It is not uncommon for disruptive students to have a challenging home life.  Get to know your student’s familial environment. While Statistics Canada will no longer be collecting data on divorce and marriage (The Globe and Mail, 2011, Online); children whose parents have divorced or separated have a higher likelihood of behavioral issues.  Moreover, familial environments that are inundated with abuse have a higher probability of affecting a child’s outlook, perceptions and behavioral responses.  “Before we can decide who to handle a problem we are having with another person, we first need to understand what the other person was thinking or why she (he) acted the way that she (he) did.” (Seligman, p. 246, 1995) Therefore, when we approach a child who is being disruptive, we should have a macro-picture of the child.


1. Respectful communication is key to de-escalating a hostile environment.

2. As a teacher, be assertive but respectful when dealing with a disruptive student.

3. Teachers should create and set healthy boundaries for all children.

4. Active listening is essential in the classroom.

5. All children need positive role models. 

6. When disciplining a child, offer positive praise, as well as positive correction. 

7. Be aware of your verbal and nonverbal communication. 

8. Always inform the child of their negative behavior and consequences that may follow.

9. Recognize your personal limitations.  Ask for help!

10. Consider using de-escalating techniques such as breathing and meditation. 

11. Avoid using aggressive communication both verbally and nonverbally.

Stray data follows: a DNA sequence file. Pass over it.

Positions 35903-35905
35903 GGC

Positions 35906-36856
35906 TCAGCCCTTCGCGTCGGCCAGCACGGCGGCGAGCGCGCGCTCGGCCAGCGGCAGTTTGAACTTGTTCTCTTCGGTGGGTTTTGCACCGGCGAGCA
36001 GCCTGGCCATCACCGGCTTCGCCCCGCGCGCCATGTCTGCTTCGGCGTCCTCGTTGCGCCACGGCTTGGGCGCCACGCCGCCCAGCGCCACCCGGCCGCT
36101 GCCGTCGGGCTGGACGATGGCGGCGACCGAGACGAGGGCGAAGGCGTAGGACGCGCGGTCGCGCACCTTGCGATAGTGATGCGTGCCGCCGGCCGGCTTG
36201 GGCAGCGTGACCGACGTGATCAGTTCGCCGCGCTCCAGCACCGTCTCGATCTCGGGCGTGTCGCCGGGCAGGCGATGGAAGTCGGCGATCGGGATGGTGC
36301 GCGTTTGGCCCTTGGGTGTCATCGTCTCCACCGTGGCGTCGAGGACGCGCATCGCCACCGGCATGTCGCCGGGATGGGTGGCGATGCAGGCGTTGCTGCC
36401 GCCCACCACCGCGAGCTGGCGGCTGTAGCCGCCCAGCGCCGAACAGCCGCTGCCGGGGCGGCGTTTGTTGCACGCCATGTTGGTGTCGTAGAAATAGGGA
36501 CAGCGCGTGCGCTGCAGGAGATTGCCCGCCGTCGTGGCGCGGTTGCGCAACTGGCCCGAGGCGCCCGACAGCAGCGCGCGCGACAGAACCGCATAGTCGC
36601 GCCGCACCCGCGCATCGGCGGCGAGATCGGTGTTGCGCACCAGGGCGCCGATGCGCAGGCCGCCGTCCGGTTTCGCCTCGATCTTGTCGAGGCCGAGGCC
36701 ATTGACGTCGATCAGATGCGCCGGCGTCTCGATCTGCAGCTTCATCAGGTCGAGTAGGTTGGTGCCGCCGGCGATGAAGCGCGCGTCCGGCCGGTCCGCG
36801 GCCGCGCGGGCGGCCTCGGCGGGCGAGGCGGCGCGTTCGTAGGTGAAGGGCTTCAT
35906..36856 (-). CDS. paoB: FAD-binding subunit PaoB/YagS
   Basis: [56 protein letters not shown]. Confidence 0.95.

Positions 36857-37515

12. Acknowledge when a disruptive child is displaying positive traits, behaviors, and attitudes. Do not avoid complimenting a disruptive child.  Reinforce positive behaviors, attitudes and perceptions.

13. Be an advocate for all children. 

As a teacher or school administrator, we should work towards the best interests and outcomes for all students.  All-to-often, children who are disruptive are considered a nuance and a distraction. By the time a child enters disciplinary action, their teachers and school administrators are looking for strategies to curtail the child’s negative behaviors, rather than seeking to illuminate the positive in the life of the child.  We forget to acknowledge the child’s worth and goodness. It is important that both occur simultaneously, allowing for action to occur to correct the negative behavior, while uplifting the child’s worth and goodness.  Sadly, children who are problems in the classroom rarely gain “positive” feedback because of their disruptive behaviors.  This strategy frequently backfires instilling into the child a sense of worthlessness. 

Children thrive upon positivity. “The key to changing things often turns out to be interrupting the cycle by catching a disruptive child behaving appropriately and heaping on positive attention/rewards for even rare praiseworthy behavior.” (Brodkin, 2012, Online)


Braman, O. R. (1997) The oppositional child. Indiana: Kidsrights

Brodkin, A. M. (2012) Hot topics: Managing disruptive behaviors in the classroom. Retrieved March 10, 2012 from

Butler University (2012) Addressing classroom disruption. Retrieved March 11, 2012 from

Grant, T. (2011) Statistics Canada to stop tracking marriage and divorce rates. Retrieved March 11, 2012 from

Seligman, M. E. (1995) The optimistic child, A revolutionary program that safeguards children against depression and builds lifelong resilience. New York: Houghton Mifflin Company

The University of Wisconsin (2012) Addressing disruptive children behaviors: A guide for instructors Retrieved March 9, 2012 from

*The views expressed by our authors are personal opinions and do not necessarily reflect the views of the CCPA